Although hybrid gas-electric vehicles—including the Toyota Prius and the Honda Insight and a version of the Civic—are certainly becoming more common, they’re still a rarity on the roads: in 2003 there were less than 44,000 registered in the entire U.S.

By contrast, there are about 230,000,000 non-hybrid cars and trucks in the US.

Virginia and Maryland have the most hybrid cars per capita—with 4.5 and 3.4 hybrid vehicles for every 10,000 residents. Washington and Oregon rank fourth and fifth, with about 3 hybrids per 10,000 people.

Hybrids should see a boost in coming years, with a new Ford hybrid SUV that gets 40 miles per gallon in city driving. But an even more effective fuel-saver is to live in a neighborhood where you don’t need to drive much. That’s one reason that residents of denser European cities use about a 40 percent of the highway fuels that Northwesterners do—it’s not just that they’re driving better cars, but also that they’ve arranged their cities so that the car is a convenience, not an absolute necessity. We could aim to do the same.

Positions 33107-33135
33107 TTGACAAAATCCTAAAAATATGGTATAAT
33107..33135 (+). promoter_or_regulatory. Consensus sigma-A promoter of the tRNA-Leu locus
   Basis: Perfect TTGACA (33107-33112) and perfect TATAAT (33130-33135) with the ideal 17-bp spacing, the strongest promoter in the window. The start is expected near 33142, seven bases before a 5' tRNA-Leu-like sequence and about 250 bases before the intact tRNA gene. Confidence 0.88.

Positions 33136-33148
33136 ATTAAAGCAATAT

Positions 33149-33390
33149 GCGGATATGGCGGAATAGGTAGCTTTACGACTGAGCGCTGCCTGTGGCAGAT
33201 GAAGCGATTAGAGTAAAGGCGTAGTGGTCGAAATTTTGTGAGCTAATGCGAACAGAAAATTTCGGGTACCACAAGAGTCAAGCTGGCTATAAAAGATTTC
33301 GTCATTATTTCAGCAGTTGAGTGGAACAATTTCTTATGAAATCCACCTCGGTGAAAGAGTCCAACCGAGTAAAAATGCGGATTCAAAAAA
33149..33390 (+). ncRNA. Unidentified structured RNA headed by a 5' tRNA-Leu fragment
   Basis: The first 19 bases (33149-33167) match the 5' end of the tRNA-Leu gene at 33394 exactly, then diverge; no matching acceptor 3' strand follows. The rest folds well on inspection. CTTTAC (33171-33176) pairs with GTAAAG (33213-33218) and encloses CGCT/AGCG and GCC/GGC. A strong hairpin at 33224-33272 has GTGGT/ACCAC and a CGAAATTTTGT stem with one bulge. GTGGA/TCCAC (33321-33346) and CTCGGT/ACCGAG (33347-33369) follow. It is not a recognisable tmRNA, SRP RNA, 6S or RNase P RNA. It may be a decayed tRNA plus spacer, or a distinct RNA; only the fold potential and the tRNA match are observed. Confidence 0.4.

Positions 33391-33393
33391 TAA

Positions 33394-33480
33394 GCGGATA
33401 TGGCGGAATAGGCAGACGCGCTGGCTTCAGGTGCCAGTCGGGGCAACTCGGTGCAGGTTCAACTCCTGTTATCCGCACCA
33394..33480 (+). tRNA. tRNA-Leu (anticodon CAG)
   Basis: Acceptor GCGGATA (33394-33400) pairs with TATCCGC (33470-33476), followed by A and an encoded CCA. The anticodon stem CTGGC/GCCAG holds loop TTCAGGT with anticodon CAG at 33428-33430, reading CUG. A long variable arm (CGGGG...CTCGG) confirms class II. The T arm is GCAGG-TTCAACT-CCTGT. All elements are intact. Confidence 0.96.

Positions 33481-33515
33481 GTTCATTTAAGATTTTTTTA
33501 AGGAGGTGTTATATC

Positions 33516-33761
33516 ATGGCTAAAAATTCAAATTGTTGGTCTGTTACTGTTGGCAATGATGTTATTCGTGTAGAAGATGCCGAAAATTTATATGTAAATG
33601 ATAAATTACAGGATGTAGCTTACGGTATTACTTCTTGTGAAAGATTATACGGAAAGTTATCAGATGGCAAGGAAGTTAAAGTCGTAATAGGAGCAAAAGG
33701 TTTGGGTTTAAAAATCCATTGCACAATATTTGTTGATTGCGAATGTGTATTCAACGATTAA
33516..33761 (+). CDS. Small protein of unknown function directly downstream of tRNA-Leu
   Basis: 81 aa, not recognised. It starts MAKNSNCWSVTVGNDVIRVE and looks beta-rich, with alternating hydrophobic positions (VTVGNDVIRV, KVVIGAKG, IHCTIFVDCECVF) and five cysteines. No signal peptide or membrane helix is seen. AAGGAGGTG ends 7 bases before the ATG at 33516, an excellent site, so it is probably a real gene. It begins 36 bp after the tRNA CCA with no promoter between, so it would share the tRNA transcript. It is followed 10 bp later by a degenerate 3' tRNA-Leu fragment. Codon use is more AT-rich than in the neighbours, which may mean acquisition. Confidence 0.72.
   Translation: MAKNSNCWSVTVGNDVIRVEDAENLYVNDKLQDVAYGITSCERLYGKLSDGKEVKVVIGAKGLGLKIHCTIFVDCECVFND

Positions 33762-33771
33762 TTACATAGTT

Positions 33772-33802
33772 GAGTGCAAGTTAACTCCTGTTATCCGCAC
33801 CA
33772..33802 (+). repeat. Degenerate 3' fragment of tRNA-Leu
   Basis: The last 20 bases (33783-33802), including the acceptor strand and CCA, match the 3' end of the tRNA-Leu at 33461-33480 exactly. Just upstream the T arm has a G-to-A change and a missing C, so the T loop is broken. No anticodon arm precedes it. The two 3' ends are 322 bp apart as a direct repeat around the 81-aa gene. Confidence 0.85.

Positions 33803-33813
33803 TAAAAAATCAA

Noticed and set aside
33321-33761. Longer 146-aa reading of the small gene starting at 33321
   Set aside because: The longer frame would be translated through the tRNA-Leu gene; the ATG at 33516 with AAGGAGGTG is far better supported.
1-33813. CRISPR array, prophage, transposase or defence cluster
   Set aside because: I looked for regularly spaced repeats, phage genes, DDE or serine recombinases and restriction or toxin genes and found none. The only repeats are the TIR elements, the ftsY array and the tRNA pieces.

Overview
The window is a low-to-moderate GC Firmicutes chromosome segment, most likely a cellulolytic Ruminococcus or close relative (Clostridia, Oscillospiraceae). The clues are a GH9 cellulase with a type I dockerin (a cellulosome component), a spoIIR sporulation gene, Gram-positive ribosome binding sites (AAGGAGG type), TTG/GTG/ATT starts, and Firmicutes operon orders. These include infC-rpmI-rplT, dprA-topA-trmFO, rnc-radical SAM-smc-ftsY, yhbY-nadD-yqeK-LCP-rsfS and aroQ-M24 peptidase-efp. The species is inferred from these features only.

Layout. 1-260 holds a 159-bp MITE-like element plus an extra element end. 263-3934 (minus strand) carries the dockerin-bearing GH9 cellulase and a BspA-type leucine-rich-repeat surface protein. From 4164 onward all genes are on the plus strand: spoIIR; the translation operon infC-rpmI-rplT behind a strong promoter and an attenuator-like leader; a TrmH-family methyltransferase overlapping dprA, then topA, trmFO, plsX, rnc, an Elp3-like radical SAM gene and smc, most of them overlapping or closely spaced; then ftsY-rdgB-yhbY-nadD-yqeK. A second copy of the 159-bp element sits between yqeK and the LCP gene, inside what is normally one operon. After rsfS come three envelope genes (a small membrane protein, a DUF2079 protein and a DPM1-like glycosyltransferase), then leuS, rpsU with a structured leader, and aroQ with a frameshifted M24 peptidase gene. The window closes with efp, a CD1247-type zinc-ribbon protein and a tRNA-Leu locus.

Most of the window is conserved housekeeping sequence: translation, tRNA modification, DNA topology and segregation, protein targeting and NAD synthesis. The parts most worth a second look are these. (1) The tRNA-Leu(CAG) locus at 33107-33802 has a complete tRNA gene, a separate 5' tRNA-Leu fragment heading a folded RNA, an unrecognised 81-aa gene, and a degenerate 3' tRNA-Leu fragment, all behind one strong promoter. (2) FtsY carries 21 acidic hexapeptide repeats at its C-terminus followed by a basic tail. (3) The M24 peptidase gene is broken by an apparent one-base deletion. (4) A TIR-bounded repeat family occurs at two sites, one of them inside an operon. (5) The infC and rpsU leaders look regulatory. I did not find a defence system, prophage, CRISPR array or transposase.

Update:this likely explains why Virginia ranks highly in hybrid ownership—if you drive a hybrid, you get to drive solo in the HOV lanes.